Johan Rien has gone through three different “standard” set-ups by now. I’ve experimented more of course, but there’s been three that I have done most releases with. And they are chronological, because I haven’t returned to a previous one when I’ve moved on.
The very first “standard set-up” was FX send (from mixer) – Digitech Whammy – ElectroHarmonix Octave Multiplexer – Channel 1 (on mixer). And then I worked the Low/Hi/Blend knobs on the Multiplexer, and the send/return FX levels on the mixer.
It was a circular, no input chain, and it could go horribly wrong with the slightest tweak of one of the knobs. I sometimes added a Sovtek Green Russian Big Muff to that set-up, but I often left out the fuzz, because I could still get the textures I wanted out of just the octave pedals.
The second “standard set-up” was after I had gotten my hands on an RMA “The Brick” and decided to pick up a Zvex Fuzz Factory because I wanted a fuzz with gate function. It’s also the set-up I used when I performed in London at Noise Fest in 2018.RMA “The Brick” – EH Octave Multiplexer – Zvex Fuzz Factory – Mixer.
I worked with that one for over a year.
The third set-up is what I’ve been working with the last year or so. It’s a contact mic and two pedals, one being the Fuzz Factory. Then I’ve switched back and forth between Boss EQ and the Multiplexer. But for the most recent release, “black c25” it’s just a contact mic and the Fuzz Factory. And I always work with some kind of fabric against the contact mic.
The advantage is definitely both in sound and procedure. With a very minimal set-up, the frequency and texture is the only thing that is there. Nothing is buried under layers of more sound. I get a clear sound of the studied or chosen texture-frequency combination and I can work with it. And shape it. Which leads into the procedural advantages. It is easier with a minimal set-up because I have total control over the sound. It all comes down to very slight tweaking of the knobs on the pedals, the mixer or (now) movements with the contact mic.
The disadvantage is, of course, the other side of the same coin, it’s very sensitive, an unsteady hand or too much tweaking can turn it all to shit in a second and then I have to trash the entire recording.
M[m]: I imagine you have to have a lot of patience when creating more minimal textured noise- please discuss your normal process of developing, creating, capturing and then mixing more pared-back work?
Johan At first, I decide on a set-up, which is usually the one I used the last time. I still have my Fuzz Factory on the same settings as when I recorded the Black C25 release a few months ago. I just put it in the box and haven’t used it since. So when the time comes I’ll just take that out of the box and plug it in and see if I can continue where I left off and explore that set-up more. After I have plugged in the gear I’m going to use I tweak knobs and flick switches until I feel I have something. And then I hit record. And then I record for as long as is needed or as long as I’m still exploring the sounds. And when I’m done I listen. Sometimes the captured sound in the file isn’t what I heard in my headphones, so I work the eq settings a bit to bring back more of what I heard while recording. If pleased with it, I listen to it in headphones through the computer, I transfer it to my phone and listen with a different set of headphones, listen to the track on my surround system, burn a disc and listen to it on my stereo, and if I’m still pleased, I listen to it about 15-20 times more just to make sure I’m really pleased with it. And then I send it to a label or release it myself. If I somewhere in this obsessive listening find the track to not be good enough, I scrap it entirely and record something new. I don’t remix, or tweak anything in Cubase, mix or master. If the raw material isn’t good enough, it isn’t good enough no matter how much make-up I put on it. If I’m not immediately satisfied, I won’t be after listening to it another 15 times. I always scrap things I’m not sure of.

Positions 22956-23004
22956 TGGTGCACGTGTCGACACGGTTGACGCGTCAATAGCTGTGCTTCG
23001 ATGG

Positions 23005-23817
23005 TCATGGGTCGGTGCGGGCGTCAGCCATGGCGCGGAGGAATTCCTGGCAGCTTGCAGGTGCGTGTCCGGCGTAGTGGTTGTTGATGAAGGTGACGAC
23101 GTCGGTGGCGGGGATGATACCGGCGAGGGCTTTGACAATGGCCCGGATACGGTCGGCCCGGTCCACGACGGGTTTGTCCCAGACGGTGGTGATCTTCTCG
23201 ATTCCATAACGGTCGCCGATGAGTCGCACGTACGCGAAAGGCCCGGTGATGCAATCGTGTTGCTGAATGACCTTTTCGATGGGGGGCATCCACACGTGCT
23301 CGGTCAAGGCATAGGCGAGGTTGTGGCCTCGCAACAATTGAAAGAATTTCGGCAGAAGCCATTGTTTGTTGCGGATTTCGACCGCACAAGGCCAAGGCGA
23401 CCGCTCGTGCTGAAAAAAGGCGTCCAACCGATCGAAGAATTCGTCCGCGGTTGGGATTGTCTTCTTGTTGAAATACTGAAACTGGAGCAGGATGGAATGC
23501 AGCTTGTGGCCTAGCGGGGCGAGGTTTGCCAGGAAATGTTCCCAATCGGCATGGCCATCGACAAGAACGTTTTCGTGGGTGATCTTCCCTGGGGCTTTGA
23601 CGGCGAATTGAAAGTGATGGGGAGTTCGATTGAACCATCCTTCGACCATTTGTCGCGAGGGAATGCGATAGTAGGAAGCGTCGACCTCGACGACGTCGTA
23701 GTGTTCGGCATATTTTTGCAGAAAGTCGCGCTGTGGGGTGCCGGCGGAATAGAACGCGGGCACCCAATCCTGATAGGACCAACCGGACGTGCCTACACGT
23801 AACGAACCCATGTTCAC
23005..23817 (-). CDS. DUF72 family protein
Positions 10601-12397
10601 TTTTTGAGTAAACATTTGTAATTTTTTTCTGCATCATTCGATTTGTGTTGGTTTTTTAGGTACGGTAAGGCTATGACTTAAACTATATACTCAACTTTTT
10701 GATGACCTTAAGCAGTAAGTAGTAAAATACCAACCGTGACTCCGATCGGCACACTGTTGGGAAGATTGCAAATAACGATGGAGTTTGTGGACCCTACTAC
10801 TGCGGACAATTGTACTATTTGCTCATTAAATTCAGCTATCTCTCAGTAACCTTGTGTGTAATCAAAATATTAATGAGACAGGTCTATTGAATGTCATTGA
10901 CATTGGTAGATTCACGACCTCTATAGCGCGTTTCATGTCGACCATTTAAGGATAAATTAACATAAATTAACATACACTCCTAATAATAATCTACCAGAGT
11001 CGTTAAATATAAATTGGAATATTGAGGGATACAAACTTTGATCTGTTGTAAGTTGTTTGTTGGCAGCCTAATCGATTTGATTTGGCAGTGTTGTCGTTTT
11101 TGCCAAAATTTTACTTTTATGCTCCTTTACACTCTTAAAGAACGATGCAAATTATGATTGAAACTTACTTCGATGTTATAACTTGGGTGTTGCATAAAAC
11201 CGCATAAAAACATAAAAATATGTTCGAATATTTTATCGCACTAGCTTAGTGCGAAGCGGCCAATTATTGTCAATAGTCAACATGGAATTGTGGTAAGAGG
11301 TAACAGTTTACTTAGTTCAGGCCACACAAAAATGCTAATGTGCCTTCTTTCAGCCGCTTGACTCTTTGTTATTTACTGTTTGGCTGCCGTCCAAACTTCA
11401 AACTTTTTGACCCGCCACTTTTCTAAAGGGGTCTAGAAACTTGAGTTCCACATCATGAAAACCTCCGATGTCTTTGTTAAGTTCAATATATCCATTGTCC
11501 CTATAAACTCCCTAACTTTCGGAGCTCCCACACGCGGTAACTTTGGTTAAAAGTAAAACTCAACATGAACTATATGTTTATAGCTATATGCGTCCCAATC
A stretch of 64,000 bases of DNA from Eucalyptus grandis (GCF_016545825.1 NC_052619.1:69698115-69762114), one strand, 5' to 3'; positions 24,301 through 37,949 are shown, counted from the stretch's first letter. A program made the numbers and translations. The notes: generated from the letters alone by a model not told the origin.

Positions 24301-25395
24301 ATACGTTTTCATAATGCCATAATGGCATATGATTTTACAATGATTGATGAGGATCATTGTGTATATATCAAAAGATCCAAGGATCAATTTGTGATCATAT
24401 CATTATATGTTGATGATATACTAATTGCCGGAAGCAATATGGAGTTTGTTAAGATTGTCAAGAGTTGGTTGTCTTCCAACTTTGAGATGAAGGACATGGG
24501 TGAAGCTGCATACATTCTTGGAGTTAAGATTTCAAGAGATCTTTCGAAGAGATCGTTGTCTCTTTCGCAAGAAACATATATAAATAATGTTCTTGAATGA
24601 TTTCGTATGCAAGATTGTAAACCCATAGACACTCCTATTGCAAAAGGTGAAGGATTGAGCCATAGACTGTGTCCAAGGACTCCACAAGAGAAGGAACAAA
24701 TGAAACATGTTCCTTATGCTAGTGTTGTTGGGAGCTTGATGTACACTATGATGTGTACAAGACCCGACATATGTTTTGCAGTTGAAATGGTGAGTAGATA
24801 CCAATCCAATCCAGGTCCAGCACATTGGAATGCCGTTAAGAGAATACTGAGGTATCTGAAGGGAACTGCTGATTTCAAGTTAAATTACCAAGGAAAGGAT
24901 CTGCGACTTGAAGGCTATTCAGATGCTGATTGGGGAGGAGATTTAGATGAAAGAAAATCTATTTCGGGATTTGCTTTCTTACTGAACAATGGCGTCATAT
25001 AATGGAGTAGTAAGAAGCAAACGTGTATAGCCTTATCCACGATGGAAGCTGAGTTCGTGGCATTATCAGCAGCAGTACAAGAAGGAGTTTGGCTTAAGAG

Each new release should be, or feel, better than the last, because otherwise, why bother? Or it should at least be the driving force behind each recording session, what you are doing now should be better than what you did yesterday. If you are not learning, and not trying, why are you even doing this? And the only one who can decide is you, if people don’t get it, fuck them. Where I take my projects is completely up to me
M[m]: So far Rien has put out just over thirty releases- please talk about some of your favourite releases thus far, and explain why they stand out to you?
Johan “Réduction” (Altar of Waste)
This 4-disc set is an important work because it was the first, and I guess only, release that came with any kind of statement of what I was doing.
I hadn’t really discussed my ambitions or driving thoughts behind it with anyone but a select few. Nor had I done any kind of public post, presenting or explaining the project.
But I know Cory appreciated, and still does, releases with some actual thought behind them, so I wrote a little about the project and the release he agreed to do for me.
The first disc was three pedals and WNG, second was just three pedals in a circular no input chain, and the third was just two pedals. The final disc was just one pedal.
The title was a description of what I was doing, reducing the equipment by one unit for each disc.
“the contact mic recording” (Perpetual Abjection)
This was the first recording I did with a contact mic that got released. I wanted to have a different movement of the texture. I didn’t want static in the usual way and I felt that I had done what I could do with The Brick, so I revisited the contact mic. I had tried to work with it previously, but never really felt satisfied with the results. The random set-up this time was a good fit though, and by chance I was really pleased with how it sounded.
Also, Polwach did an amazing job with the packaging for it.
“The White AmericaTapes” (Self-released, US HNW Tape Swap 2020)